Department of Justice makes inquiry into ad sales of Sinclair, Tribune, other local broadcasters

The Department of Justice is looking into whether Sinclair and other local broadcasters had gouged ad sales to vendors. / Sebastian Pichler

The Department of Justice (DOJ) has launched an investigation into whether TV station owners from Sinclair, Tribune and other TV broadcasters in the US gouged local TV advertising rates.

The announcement came after the FCC blocked a potential merger from the two broadcast giants, sparking disapproval from President Trump and adding fuel to a conversation on local journalism, which had ignited further chatter after Tronc decimated the editorial staff of the Daily News earlier this week.

According to the Wall Street Journal, The DOJ reportedly expressed concerns about broadcaster control of inventory in markets where it looked to own multiple stations. In examining documents for the pending merger, concerns that joint efforts between the two broadcasters helped drive a prices up from both parties, that could shut out smaller broadcasters like Cox, which earlier this week made an open call about its 14 local affiilates in the US out of business.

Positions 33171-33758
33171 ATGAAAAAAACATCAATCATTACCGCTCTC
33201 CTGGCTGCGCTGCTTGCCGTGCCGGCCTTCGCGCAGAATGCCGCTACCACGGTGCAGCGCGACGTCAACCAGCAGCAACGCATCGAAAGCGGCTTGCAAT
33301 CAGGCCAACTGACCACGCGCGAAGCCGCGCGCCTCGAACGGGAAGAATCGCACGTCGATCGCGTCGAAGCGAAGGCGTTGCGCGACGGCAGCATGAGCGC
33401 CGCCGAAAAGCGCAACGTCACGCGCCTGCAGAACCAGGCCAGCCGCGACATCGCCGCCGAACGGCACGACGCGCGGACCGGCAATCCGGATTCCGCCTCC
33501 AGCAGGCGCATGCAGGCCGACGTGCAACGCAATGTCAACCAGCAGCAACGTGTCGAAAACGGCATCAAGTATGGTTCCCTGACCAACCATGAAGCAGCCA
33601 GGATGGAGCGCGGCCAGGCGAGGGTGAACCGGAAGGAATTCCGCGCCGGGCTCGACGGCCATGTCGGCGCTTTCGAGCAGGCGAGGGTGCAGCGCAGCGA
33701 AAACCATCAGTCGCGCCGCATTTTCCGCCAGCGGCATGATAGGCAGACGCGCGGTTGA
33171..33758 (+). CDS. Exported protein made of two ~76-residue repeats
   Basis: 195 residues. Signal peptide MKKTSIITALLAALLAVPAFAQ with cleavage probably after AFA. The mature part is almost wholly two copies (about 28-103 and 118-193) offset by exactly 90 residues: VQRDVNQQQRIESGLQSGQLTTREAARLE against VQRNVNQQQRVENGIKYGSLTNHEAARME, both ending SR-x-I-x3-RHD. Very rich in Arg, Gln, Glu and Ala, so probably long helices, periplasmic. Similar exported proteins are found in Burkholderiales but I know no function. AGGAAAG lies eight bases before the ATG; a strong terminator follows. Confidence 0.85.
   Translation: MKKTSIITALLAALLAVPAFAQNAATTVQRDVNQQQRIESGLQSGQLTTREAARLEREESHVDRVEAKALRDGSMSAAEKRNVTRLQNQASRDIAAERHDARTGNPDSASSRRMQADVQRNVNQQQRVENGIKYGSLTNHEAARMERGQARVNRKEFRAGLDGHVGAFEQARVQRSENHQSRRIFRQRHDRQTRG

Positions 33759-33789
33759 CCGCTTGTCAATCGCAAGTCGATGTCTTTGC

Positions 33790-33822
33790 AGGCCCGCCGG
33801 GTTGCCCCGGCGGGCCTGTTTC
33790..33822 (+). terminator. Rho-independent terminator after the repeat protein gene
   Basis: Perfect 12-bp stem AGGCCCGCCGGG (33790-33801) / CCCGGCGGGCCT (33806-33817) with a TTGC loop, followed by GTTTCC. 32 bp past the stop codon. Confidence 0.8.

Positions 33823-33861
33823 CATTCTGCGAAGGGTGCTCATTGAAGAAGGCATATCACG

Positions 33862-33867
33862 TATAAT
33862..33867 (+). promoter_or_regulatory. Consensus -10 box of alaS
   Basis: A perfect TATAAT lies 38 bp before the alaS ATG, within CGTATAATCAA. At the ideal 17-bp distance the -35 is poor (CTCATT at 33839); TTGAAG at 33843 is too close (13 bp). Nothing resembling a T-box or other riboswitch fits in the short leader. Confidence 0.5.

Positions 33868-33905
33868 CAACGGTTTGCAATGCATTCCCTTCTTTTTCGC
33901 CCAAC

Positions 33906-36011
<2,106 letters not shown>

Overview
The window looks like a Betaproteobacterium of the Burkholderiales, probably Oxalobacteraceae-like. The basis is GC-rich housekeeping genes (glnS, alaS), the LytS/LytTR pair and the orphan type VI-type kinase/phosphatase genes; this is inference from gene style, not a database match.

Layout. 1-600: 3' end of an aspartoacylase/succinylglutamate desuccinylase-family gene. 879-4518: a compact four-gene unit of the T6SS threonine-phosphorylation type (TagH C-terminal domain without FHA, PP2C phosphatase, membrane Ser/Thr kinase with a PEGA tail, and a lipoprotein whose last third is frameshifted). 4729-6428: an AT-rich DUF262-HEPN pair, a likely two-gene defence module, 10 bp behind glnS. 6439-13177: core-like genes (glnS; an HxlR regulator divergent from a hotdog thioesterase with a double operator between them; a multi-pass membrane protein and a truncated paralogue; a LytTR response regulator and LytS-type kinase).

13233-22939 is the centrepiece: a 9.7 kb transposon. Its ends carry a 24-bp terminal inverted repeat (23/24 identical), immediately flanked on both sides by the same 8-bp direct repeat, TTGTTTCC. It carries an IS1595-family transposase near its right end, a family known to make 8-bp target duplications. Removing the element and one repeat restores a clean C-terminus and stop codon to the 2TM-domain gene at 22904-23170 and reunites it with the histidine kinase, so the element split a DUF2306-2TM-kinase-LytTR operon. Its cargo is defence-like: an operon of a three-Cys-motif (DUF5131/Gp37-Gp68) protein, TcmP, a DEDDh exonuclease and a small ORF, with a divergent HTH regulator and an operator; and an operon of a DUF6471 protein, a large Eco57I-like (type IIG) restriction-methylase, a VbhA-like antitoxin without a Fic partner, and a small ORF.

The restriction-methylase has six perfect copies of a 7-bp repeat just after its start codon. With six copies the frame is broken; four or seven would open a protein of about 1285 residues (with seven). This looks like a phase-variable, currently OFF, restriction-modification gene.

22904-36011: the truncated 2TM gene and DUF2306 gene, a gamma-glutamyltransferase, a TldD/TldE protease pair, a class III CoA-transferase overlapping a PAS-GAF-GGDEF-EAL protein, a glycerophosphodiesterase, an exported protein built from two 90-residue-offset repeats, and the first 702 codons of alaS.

Sinclair had made recent headlines for another controversy earlier this year, from the creation of a viral video that showcased talent from its local affiliates reciting language from the broadcaster, near-verbatim. Some felt as though the broadcaster was violating its freedom as a press by restricting the freedom of speech of its anchors.

This is the second media-related investigation for the DOJ in the past few months, last time was an unsuccessful attempt to keep the AT&T-Time Warner merger from happening. A potential deal for Sinclair and Tribune may further accelerate the consolidation of local media as evidenced in the print space through layoffs at the Chicago Tribune and New York Daily News in recent months.

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